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Phil19

Going back to CBT this Monday - Intense anxiety (Merged Thread)

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12 minutes ago, gingerbreadgirl said:

Phil do you understand this is all ruminating? 

Yes I find it difficult to stop the rumination it’s what takes up hours of worrying for me. 

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Phil I once, as a teenager, had the ridiculous fear that I had burned down a hotel, after I left, because I had spilled just one drop of lighter fluid on a sheet!

I had the urge to ring the hotel (no Internet then) to check it was still standing. I resisted. 

That nonsensical OCD worthless nonsense is what its game is. 

Until you stop listening to the OCD and start resisting, as I did, these intrusions will continue to come calling. 

We stop them, gradually, by working our CBT in the way I pointed out earlier. 

Edited by taurean

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14 hours ago, Phil19 said:

what happens is another worry takes it’s place?

You keep resisting compulsions there too.  
You are in a deep hole right now, partly because of just having the OCD and partly because of doing the compulsions for so long.  It will take time and energy to climb out of that hole.  Its understandable to be frustrated at that, you want to be better now, of course.  But as I said, you don't really have any other choice.  If you don't climb out of the hole you'll remain stuck in the hole.  Worse, every compulsion, every rumination, helps dig the hole deeper and deeper. 

You can do the work and eventually climb out.
You can not do the work and remain stuck.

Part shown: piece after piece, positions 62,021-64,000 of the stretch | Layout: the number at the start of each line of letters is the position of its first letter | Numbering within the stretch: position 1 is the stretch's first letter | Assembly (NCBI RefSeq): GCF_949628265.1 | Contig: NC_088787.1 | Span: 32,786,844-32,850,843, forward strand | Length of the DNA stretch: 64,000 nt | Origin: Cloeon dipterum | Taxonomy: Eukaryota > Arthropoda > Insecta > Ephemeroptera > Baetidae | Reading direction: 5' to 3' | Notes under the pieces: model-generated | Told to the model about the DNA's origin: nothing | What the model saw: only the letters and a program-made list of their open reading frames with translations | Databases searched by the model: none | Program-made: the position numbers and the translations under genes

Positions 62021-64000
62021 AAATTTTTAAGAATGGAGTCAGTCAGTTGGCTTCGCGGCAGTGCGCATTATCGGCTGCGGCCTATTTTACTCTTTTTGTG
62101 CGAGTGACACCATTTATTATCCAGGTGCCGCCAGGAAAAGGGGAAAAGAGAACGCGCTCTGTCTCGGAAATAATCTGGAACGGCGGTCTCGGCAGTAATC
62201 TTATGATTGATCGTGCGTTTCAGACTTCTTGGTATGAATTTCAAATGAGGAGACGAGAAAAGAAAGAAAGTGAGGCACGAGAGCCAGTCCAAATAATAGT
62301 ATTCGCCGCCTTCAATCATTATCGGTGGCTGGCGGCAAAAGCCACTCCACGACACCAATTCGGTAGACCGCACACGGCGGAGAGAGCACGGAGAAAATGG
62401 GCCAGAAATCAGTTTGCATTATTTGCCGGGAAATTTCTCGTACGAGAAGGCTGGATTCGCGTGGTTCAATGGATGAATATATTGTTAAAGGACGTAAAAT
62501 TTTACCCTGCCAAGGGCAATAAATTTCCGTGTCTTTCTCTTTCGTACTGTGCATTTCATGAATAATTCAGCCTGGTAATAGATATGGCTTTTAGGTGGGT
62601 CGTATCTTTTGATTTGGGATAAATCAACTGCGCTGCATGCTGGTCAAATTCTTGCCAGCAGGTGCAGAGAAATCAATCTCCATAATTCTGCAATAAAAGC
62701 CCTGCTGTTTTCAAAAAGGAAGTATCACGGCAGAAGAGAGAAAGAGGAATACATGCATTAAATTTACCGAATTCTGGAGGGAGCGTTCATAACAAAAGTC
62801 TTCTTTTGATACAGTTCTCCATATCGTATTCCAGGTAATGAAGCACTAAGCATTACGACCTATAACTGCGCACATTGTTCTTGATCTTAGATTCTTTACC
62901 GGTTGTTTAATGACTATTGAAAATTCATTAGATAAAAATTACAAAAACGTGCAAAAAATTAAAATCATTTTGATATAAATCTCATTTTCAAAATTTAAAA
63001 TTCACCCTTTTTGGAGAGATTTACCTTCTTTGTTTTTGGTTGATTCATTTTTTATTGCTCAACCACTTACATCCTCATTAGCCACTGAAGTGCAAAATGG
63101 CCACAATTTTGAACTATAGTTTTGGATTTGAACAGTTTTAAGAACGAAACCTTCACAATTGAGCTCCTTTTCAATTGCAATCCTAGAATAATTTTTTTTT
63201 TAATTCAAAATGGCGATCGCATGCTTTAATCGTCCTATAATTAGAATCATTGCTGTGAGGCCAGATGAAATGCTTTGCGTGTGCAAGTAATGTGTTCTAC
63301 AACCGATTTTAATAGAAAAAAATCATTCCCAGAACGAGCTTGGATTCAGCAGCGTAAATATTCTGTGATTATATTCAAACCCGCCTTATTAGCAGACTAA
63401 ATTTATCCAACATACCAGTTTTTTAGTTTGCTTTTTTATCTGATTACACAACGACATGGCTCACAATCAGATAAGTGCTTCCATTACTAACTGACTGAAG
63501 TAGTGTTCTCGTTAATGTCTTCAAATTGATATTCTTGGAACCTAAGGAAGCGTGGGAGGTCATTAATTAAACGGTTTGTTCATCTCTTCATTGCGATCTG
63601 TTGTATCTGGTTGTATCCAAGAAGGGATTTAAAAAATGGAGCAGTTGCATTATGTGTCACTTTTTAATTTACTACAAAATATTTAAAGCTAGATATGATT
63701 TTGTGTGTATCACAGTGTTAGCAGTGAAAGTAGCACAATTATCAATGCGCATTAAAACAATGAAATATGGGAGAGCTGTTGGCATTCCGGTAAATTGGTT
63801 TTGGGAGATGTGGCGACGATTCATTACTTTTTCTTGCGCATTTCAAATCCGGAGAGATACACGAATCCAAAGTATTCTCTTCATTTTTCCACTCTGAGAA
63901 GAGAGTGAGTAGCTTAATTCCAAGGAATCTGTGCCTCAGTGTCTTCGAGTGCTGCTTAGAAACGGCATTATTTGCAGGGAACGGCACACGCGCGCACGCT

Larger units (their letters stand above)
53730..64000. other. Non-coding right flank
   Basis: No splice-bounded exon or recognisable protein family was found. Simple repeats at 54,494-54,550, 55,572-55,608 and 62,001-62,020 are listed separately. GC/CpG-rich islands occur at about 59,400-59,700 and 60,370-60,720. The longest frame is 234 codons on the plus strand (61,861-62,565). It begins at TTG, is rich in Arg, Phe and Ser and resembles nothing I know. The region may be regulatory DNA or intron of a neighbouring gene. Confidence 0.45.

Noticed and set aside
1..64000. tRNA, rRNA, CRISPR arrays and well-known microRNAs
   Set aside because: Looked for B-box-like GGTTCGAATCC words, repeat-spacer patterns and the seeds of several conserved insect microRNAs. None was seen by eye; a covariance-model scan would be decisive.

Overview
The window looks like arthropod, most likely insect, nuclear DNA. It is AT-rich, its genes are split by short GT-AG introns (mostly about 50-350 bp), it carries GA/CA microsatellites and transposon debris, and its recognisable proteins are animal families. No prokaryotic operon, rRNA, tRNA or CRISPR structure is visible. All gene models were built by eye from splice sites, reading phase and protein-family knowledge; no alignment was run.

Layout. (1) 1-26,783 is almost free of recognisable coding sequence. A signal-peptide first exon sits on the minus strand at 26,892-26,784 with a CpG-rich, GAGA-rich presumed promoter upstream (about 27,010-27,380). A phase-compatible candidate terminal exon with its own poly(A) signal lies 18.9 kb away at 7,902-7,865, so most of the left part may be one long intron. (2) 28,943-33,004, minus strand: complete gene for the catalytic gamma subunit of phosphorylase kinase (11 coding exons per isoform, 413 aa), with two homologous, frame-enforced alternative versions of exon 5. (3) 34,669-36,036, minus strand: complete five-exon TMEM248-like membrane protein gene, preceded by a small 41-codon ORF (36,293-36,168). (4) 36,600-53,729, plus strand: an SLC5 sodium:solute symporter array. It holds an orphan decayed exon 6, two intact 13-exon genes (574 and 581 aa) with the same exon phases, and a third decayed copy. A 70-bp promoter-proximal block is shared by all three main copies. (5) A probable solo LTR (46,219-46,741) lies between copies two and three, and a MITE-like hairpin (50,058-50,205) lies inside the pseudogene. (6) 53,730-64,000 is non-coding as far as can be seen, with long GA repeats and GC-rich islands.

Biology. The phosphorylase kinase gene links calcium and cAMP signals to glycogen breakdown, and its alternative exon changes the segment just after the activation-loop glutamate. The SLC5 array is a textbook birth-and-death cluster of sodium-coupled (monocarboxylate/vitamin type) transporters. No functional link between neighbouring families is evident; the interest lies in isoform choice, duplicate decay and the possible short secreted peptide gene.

There is no third option, no matter how much you (or any of us) wish there was.  

Medication might help make the climb somewhat easier, thats an option you could consider, but you'll still have to do a fair bit of work.
Therapy can help make the climb easier, but you'll still have to do the work.

If your goal is to never have an intrusive thought again, you'll fail, thats impossible.  All people get intrusive thoughts, OCD or not.
If your goal is to be able to ignore intrusive thoughts most of the time, that's achievable.  Many many OCD sufferers have reached that point.
If your goal is to never feel anxiety again, you'll fail, thats also impossible.  Anxiety is a normal human emotion, it happens.
If your goal is to feel less anxiety, and to not respond to intrusive thoughts with anxiety, thats achievable.  Again many many OCD sufferers have reached that point.

But you have to make some decisions, you have to make some choices, and you have to stick with those decisions and choices.

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13 hours ago, Phil19 said:

and it may become contaminated

You need to start challenging this idea of contamination.  You need to start treating contamination like it doesn't exist (mostly because it doesn't) and do things inspire of what the "contamination" says.  You really really really need to do some ERP.  You need to intentionally touch "contaminated" things.  You need to do the opposite of what the OCD tells you when it comes to "contamination".  Thats how you get over this.